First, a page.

Tuesday, 17 July 2007

A.E. Housman & The Latin for Ass; or, the Kool Moe Dee to Our Busy Bees Hunting down the source of the Latin maxim with which Wharton closes "The Descent of Man"—"labor est etiam ipsa voluptas" ("toil is itself a pleasure")—I came across numerous articles by A.E. Housman, best known to high-schoolers as the author of "To An Athlete Dying Young." Regrettably, before tonight I knew little more about Housman now than I did in high school; by which I mean, it could've been summarized "'we chaired you through the market-place' taught me how to verb." Now that I've become acquainted with him as a classical scholar, however, that's certain to change. If the below's indicative of his professional correspondence, I can't wait to read his letters. Perhaps this is well-known to all them what ain't rubes like me, but Housman tore his contemporaries new ones faster and harder and bigger than anyone this side of Stanley Fish. Strike that. His is the withering to which Fish-wit aspires. Consider his introduction to Juvenal: Frailty of understanding is in itself no proper target for scorn and mockery ... but the unintelligent forfeit their claim to compassion when they begin to indulge in self-complacent airs, and to call themselves sane critics, meaning they are mechanics. And when, relying on their numbers, they pass from self-complacency to insolence, and reprove their betters for using the brains which God has denied them, they dry up the fount of pity. (xiii.) W.M. Lindsay's shriveled riposte? If [Housman's] preface, in spite of the unfortunate1 style in which it is written ... 1 I suppose it is useless to express a wish that Mr. Housman would cease to speak about veteran scholars of eminence ... in that fashion. Fortunately for us, Lindsay's wish was useless. In the preface to his translation of Manilius' Astronomica, Housman first lights into Elias Stoeber of Strassburg, "a city still famous for its geese": "Stoeber's mind, though that is no name to call it by, was one which turned as unswervingly to the false, the meaningless, the unmetrical, and the ungrammatical, as the needle to the pole." (xix) A later translator, Friedrich Jacob, fairs no better: Not only had Jacob no sense for grammar, no sense for coherency, no sense for sense, but being himself possessed by a passion for the clumsy and the hispid he imputed this disgusting taste to all the authors whom he edited; and Manilius, the one Latin poet who exceeds even Ovid in verbal point and smartness, is accordingly constrained to write the sort of poetry which might have been composed by Nebuchadnezzar when he was driven from men and did eat grass as oxen. (xxi) As to how Jacob and Stoeber compared: In [Jacob's] short book, if only its vices are considered, is a scarce less woeful piece of work than Stoeber's: the difference is that while Stoeber never reminds one of a rational animal, the fog of Jacob's intellect is shot through, and not that seldom, by flashes of conspicuous and startling brilliancy. (xxii) Of the conservative critic, Housman opined: His...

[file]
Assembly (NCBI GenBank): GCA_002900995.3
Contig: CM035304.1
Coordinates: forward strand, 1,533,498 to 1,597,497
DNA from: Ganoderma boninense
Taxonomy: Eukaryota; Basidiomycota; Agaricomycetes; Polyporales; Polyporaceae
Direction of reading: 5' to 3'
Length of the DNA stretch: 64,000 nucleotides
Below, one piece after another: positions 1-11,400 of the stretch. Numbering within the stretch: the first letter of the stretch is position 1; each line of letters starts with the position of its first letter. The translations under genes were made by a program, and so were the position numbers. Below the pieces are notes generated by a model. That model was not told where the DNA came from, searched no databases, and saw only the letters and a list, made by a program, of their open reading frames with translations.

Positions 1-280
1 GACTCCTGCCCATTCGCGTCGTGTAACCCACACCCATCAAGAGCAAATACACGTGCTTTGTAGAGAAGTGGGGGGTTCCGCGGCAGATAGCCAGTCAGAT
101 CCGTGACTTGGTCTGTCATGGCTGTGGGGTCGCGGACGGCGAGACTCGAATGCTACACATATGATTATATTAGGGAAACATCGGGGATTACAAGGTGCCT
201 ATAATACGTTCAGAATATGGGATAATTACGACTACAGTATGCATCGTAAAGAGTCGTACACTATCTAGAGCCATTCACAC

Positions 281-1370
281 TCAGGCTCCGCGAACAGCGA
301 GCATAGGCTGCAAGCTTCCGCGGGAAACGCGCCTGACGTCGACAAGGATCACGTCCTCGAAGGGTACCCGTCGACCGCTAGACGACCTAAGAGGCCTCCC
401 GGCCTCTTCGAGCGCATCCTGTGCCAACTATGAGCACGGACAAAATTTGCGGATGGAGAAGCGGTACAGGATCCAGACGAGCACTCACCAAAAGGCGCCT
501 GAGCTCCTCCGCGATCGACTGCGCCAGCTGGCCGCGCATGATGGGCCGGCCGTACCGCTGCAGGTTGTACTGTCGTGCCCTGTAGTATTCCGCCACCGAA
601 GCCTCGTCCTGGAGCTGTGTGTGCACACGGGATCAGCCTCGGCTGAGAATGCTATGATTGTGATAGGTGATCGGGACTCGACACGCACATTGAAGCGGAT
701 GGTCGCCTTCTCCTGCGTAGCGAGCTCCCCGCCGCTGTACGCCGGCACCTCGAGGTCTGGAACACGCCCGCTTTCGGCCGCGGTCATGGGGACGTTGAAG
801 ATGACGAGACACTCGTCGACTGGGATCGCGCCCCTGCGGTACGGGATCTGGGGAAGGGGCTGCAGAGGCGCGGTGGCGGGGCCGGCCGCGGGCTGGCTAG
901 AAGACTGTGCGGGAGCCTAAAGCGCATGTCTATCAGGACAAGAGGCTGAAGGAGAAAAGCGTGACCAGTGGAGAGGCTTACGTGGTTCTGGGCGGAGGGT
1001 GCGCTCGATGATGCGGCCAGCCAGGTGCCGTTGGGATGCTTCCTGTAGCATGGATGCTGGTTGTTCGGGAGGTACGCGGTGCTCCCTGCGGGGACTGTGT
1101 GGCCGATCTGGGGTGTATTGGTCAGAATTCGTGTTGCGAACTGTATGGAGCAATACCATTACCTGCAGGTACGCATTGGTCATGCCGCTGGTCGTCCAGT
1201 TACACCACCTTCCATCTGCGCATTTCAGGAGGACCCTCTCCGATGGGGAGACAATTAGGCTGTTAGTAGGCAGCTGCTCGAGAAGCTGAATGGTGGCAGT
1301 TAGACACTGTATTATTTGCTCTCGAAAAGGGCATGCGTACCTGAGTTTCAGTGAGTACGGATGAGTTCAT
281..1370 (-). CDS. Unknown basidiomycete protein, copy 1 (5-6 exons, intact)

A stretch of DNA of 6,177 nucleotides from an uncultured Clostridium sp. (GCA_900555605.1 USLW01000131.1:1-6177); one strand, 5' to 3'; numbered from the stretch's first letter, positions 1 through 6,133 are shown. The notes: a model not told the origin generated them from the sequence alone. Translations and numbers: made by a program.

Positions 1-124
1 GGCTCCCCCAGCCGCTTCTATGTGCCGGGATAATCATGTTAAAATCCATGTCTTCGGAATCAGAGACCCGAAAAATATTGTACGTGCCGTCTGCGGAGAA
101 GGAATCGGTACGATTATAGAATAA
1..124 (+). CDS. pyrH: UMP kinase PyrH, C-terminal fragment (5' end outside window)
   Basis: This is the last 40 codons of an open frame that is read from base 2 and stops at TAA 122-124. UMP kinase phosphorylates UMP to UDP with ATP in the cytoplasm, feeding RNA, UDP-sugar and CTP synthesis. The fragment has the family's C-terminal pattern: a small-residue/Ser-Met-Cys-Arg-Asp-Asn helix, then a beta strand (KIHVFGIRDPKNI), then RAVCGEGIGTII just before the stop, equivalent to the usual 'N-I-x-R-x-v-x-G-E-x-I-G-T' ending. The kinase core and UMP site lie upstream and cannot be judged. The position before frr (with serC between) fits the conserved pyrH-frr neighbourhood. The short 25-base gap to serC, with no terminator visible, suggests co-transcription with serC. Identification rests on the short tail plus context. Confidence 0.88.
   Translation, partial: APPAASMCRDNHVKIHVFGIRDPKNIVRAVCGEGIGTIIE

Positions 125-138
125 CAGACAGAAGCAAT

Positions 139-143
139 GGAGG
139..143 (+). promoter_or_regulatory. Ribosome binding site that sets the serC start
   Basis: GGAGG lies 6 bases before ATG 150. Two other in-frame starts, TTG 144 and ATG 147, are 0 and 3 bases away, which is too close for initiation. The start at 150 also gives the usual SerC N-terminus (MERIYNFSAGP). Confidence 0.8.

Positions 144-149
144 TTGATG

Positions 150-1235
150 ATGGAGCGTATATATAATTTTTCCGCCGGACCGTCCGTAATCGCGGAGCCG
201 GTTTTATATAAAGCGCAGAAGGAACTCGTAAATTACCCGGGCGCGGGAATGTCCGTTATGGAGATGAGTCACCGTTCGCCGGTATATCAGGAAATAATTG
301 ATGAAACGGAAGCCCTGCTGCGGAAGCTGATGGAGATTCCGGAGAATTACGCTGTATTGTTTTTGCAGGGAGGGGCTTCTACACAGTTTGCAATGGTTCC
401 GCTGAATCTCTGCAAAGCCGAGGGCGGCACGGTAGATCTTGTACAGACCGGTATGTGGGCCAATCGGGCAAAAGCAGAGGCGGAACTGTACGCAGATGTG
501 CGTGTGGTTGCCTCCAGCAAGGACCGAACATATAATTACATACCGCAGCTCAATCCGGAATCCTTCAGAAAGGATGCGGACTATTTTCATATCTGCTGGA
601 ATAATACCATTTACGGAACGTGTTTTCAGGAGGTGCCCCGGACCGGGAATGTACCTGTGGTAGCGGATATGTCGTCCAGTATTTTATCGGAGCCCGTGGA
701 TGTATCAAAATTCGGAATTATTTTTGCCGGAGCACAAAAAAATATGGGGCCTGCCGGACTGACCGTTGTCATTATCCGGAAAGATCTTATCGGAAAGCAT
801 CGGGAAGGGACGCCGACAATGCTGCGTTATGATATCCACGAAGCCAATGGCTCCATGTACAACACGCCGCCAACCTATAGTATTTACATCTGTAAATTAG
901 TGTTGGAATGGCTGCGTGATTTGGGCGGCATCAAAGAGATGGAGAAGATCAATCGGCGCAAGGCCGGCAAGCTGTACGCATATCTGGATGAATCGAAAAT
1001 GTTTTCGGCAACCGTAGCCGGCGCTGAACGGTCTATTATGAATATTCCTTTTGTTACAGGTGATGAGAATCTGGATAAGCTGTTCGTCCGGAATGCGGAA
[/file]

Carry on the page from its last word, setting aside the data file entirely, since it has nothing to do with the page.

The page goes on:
What AM I Trying to Say? or, Henry James DID Do It, So Why Can't I? In the comments to the first of Ogged's two posts about "serious reading," A White Bear writes: One of the reasons I think it's important to teach pre-1800 texts is that it takes practice to tease out long sentences if all you've been reading is Chuck Palahniuk. Long, well-crafted sentences are more likely to offer examples of subtle, careful rhetoric. I've said before that I'm really attracted to dudes who know how to use a subordinate clause—not because I like Ivy-League dudes who are way into Milton, but because it's a sign that the mind is supple and sees in more colors than black and white. Later, JL quotes Donald Hall on late Henry James: Late James is the best prose for reading aloud. Saying one of his interminable sentences, the voice must drop pitch every time he interrupts his syntax with periphrasis, and drop again when periphrasis interrupts periphrasis, and again, and then step the pitch up, like climbing stairs in the dark, until the original tone concludes the sentence. One's larynx could write a doctoral dissertation on James's syntax. Sandwiched between these two statements are numerous complaints about Twitter, text-messaging, and how they rob one of the ability to discern the subtleties of long sentences generally and late James specifically. When AWB or Hall praises complex sentences, they do so because such sentences require an ear for subtlety the dessicated literalism of a pay-per-word culture deafens one to, i.e. you wouldn't catch James resorting to ALL CAPS for emphasis, because his readers could tease the emphasis from contextual clues. Only as the transcription guide [.pdf] to "Dear Henry James" attests, James frequently employed the nineteenth century equivalent of ALL CAPS: the underline. When his letters are transcribed, his underlining is preserved using ALL CAPS or italics for single underlines, ALL CAPS for double, UNDERLINED ALL CAPS triple, &c. So James' famous exhortation to Edith Wharton usually looks like this: "DO NEW YORK!" The ALL CAPS is understandable there, as it marks the exhortatory nature of an exhortation; however, James regularly underlined words which are already emphatic, such as the emphatic do: "DO be so far as possible his Lady Ripon." Happens quite a lot. Perhaps this double emphasis is conventional, and that in the course of one of his long, winding late-period sentences he would include no twitter-markers. Here's his 1907 account of a car accident (from a letter to Wharton): Apropos of smashes, two or three days after we had crossed the level crossing of Caianello, near Caserta, SEVEN Neapolitan "smarts" were ALL killed dead—and this by no coming of the train, but simply by furious reckless driving and a deviation, a SLIP, that dashed them against a rock and made an instant end. The Italian driving is CRAPULOUS, and the roads mostly not good enough. I don't think anyone would accuse Wharton of being an unsubtle reader, yet James writes as if his emphasis couldn't be gleaned from contextual clues. All of which leads me to...